Chat with us, powered by LiveChat
Skip to main content
24/7 Helpline
730 Middle Tennessee Blvd. Suite 10. Murfreesboro, TN. 37129
Our Location

After thunderous success following the release of his third album, Stick Season, Noah Kahan seems to spend his time between tour dates, interviews, and musical collaborations focused on mental health advocacy and graciously reflecting on the whirlwind of experiences he’s had since 2020. 

On World Mental Health Day 2023 (Oct. 10), Kahan shared in an open letter with TIME that his nonprofit mental health charity, The Busyhead Project, had raised $1.9 million through concert ticket proceeds and donations, surpassing its initial fundraising goal of $1 million for the year. 

“Being able to use my platform to help bring some good to the world has been the highlight of my life, and it wouldn’t have been possible without your generosity,” Kahan said in an Instagram post about the milestone. 

Kahan’s Focus on Mental Health Advocacy: The Busyhead Project

Between the raw honesty of his songwriting and dedication to mental health activism, Kahan has garnered a considerable following of inspired and passionate fans. Kahan remains humble and earnest while being celebrated so widely and highly. 

“As I’ve been touring the country supporting my record Stick Season, many people have told me my music saved their lives—that I gave them the strength to carry on,” the Strafford, VT native said in his TIME open letter. “Though flattered and honored, I am inclined to disagree.” 

“The strength it takes to get through difficult moments and complicated challenges, mental and physical, comes from within,” he said. “Any person brave enough to share that they have made it through a struggle deserves every ounce of credit for making it to the other side.”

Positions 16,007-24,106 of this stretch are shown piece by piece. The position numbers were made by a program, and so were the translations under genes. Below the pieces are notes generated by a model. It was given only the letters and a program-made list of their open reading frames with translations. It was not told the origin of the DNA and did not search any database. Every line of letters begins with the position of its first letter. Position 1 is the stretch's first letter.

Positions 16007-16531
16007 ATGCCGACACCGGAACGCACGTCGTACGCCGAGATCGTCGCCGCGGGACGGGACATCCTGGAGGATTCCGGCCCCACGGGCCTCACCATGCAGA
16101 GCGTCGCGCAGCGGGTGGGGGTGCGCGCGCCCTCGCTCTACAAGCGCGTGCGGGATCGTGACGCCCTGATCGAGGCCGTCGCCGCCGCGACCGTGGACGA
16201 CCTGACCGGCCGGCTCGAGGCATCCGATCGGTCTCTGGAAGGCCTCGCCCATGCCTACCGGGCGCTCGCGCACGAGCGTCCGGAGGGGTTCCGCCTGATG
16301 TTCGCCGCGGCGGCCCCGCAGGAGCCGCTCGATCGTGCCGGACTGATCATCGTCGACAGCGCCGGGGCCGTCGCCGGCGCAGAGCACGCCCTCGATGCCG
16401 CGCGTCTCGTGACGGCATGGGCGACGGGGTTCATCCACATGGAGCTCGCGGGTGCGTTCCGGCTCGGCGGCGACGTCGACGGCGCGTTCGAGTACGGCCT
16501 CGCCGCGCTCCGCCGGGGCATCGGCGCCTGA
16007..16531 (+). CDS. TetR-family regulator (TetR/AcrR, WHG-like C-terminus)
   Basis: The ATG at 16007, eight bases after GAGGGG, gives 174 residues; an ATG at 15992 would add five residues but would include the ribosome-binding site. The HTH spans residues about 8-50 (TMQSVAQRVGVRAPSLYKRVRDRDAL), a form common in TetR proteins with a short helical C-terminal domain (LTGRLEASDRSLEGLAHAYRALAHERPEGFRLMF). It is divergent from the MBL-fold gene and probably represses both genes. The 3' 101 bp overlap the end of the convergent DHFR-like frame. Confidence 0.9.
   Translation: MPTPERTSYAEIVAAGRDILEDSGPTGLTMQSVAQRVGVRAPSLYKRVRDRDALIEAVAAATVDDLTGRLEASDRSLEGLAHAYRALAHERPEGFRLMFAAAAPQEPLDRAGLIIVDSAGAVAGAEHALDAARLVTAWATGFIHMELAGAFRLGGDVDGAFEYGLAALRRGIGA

In May 2023, Noah Kahan founded The Busyhead Project to promote mental health awareness, eliminate stigma around mental illness, and support organizations that provide mental health resources. 

“We wanted to find a bigger way to reduce stigma and provide resources to people struggling with their mental health,” Kahan said when the foundation launched. “I’ve been given so many wonderful opportunities in my career and it really is all for nothing if I don’t try and give back to the community that has supported me.”

Noah Kahan; mental health

Kahan’s Struggles with Anxiety and Depression

Kahan never shies away from crediting his parents for the space to have open conversations about mental health and for helping him find treatment for depression, anxiety, and depersonalization when he was growing up. 

As young as 10 years old, he began experiencing episodes of depersonalization brought on by anxiety and depression. Throughout Kahan’s teenage years and into his early 20s, he continued to struggle with his mental health as he navigated an unpredictable career as a musician.

“The lack of structure and uncertainty of finding success in a cutthroat industry wreaked havoc on my well-being,” he said. “The exhausting grind of touring while battling writer’s block and performance anxiety and the ensuing depression became unbearable.”